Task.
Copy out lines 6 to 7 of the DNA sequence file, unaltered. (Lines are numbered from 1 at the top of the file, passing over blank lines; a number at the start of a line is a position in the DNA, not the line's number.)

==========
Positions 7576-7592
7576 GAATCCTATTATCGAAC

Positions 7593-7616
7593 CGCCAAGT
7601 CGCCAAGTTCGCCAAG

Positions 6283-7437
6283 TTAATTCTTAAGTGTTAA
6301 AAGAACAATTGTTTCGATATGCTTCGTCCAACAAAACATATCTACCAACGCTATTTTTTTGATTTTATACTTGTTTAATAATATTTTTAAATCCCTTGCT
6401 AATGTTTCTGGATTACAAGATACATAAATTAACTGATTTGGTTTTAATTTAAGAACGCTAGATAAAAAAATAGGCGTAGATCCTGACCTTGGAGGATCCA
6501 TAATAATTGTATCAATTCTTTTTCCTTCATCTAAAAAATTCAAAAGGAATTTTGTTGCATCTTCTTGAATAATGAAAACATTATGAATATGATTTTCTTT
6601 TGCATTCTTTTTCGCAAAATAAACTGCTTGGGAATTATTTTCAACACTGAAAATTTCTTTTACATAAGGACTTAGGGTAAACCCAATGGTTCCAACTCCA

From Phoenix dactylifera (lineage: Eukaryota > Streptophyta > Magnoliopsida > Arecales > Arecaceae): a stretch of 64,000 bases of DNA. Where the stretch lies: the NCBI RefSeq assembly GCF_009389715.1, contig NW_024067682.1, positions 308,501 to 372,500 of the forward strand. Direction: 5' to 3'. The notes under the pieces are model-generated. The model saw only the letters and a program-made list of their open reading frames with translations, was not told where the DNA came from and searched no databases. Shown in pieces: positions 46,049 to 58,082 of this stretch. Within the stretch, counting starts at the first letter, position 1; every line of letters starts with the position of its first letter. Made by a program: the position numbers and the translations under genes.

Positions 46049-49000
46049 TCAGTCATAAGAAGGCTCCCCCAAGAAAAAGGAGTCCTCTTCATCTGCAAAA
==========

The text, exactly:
Positions 6283-7437
6283 TTAATTCTTAAGTGTTAA